TeddyW

9Joined Nov 2022

Comments
4

I must disagree.  I roasted a large plane for Thanksgiving yesterday and it was incomparable to a bird.  For tips on brining your plane, see here: https://en.wikipedia.org/wiki/US_Airways_Flight_1549

>It seems extremely unlikely to me that global poverty is just as good at ...

Wealth inequality is an xrisk factor.     See the HANDY model.

https://www.sciencedirect.com/science/article/pii/S0921800914000615

https://arxiv.org/pdf/1908.02870.pdf

The camp that advocates for a moon-shot which exhausts resources is gambling on some future reward for which they have made a tenuous plausibility argument.  This strategy is more likely to lead to extinction.

Answer by TeddyWNov 22, 202211

Exponential growth does not come easy, and real life exponentials crap out.   You cannot extrapolate growth carelessly.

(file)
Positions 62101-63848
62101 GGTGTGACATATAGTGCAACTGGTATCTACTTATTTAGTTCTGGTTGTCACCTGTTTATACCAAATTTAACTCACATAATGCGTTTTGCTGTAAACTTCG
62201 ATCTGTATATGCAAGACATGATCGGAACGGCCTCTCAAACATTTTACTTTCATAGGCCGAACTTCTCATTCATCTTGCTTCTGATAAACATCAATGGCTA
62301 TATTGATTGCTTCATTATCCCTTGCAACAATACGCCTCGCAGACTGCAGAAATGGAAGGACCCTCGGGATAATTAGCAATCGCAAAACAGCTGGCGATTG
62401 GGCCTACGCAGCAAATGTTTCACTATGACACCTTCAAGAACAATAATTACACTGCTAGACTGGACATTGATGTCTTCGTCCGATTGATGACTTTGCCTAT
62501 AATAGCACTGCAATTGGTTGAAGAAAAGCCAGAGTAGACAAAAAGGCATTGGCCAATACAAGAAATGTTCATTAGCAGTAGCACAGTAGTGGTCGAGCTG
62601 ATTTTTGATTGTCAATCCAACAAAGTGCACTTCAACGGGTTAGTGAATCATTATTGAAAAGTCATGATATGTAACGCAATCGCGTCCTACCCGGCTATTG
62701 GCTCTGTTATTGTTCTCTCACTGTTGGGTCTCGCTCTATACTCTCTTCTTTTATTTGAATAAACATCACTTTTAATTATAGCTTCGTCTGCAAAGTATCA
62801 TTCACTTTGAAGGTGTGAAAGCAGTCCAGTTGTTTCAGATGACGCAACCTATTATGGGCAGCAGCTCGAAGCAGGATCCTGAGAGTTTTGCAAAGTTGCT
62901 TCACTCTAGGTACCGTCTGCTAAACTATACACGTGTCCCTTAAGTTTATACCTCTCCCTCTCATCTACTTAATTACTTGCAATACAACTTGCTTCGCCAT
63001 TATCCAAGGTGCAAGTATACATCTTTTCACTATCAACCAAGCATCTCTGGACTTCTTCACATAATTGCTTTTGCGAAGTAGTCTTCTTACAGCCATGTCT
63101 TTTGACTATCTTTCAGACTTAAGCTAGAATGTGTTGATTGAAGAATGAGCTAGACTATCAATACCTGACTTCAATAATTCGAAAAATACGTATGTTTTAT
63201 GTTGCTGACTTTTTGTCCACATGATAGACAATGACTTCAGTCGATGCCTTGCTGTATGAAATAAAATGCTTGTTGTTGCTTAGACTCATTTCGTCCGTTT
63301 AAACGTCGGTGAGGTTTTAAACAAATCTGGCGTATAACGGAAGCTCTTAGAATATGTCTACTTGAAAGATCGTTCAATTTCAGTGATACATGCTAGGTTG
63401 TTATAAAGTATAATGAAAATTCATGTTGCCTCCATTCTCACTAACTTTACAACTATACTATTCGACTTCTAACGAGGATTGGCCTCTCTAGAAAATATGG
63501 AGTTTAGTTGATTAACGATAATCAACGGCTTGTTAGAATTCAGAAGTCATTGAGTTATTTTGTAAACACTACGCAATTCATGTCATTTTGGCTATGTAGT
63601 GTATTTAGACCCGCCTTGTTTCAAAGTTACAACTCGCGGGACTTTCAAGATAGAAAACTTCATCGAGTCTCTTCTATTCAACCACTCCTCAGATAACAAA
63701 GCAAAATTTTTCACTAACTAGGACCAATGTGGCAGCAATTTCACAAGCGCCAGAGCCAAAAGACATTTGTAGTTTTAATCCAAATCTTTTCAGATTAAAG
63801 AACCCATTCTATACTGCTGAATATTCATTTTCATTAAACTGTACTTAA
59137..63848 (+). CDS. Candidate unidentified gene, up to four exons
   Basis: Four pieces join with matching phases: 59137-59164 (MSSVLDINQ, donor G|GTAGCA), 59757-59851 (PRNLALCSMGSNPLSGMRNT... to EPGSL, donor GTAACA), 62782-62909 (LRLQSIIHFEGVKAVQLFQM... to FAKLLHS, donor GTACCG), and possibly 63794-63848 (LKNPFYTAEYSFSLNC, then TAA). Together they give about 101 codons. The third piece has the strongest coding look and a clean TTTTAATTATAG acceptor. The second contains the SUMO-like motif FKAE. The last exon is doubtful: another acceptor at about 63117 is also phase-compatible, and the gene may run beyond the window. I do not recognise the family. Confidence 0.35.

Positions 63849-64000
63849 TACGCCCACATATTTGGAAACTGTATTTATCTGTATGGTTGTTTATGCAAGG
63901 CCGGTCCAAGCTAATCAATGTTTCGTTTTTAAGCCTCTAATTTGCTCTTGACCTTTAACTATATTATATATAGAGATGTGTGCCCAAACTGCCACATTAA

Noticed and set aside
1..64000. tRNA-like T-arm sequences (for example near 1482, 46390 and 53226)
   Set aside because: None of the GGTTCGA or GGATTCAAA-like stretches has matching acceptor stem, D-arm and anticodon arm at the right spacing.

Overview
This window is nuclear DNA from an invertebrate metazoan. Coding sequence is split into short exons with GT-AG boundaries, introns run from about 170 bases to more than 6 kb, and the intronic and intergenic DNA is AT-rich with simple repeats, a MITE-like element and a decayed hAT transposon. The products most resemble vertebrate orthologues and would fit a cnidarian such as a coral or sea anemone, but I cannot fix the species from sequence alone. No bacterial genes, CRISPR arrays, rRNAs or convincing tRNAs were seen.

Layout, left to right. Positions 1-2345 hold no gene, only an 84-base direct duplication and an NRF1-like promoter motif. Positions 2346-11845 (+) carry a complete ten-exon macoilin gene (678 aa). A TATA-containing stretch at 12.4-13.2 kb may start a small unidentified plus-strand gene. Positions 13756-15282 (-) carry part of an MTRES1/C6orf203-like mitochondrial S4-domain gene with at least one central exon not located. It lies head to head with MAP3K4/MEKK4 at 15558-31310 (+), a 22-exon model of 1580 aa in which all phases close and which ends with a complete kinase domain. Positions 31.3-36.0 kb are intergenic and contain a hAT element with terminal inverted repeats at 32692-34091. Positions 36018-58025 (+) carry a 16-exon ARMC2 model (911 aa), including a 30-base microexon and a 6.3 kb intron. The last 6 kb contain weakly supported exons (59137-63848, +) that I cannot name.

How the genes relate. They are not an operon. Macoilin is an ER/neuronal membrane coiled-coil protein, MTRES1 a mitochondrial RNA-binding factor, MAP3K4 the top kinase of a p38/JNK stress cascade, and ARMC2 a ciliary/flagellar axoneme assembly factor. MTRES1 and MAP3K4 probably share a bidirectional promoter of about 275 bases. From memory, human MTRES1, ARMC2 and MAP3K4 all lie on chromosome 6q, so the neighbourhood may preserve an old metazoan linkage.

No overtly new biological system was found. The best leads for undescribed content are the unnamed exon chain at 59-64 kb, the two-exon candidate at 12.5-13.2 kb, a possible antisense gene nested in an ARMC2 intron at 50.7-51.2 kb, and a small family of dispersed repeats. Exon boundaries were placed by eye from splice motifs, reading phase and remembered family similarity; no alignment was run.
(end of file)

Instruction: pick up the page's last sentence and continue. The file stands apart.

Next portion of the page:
People's time and money are required to deliver each 1.5x improvement in hardware and this is treated like it comes from some law of nature.   In 40 years, I have seen transistor line widths go from 1 micron to 5 nanometer, a factor of 200.   Each and every time transistor line widths have reduced by a factor of 1.4, it took a great deal of money and effort to make it happen.  In 40 years we have had armies of talented engineers shrink the line width by 2.3 orders of magnitude.

Exponential growth occurs when a process has feedback and fuel to spare.  It always stops.   The fuel required to feed exponential growth also grows exponentially.  Either the feedback mechanism is interrupted, or the fuel source is overwhelmed.  

Dennard scaling quit 16 years ago.  It was the engine of Moore's law.  We now design a patchwork of work arounds to keep increasing transistor counts and preserve the trend observed by Gordon Moore. 

People point to exponential growth and extrapolate it as if it were a law of nature.  Exponential growth can not be project into the future without serious consideration of both the mechanism driving growth, and the impediments that will curb growth.  Graphs that rely on extrapolating an exponential trend by orders of magnitude are optimistic at best.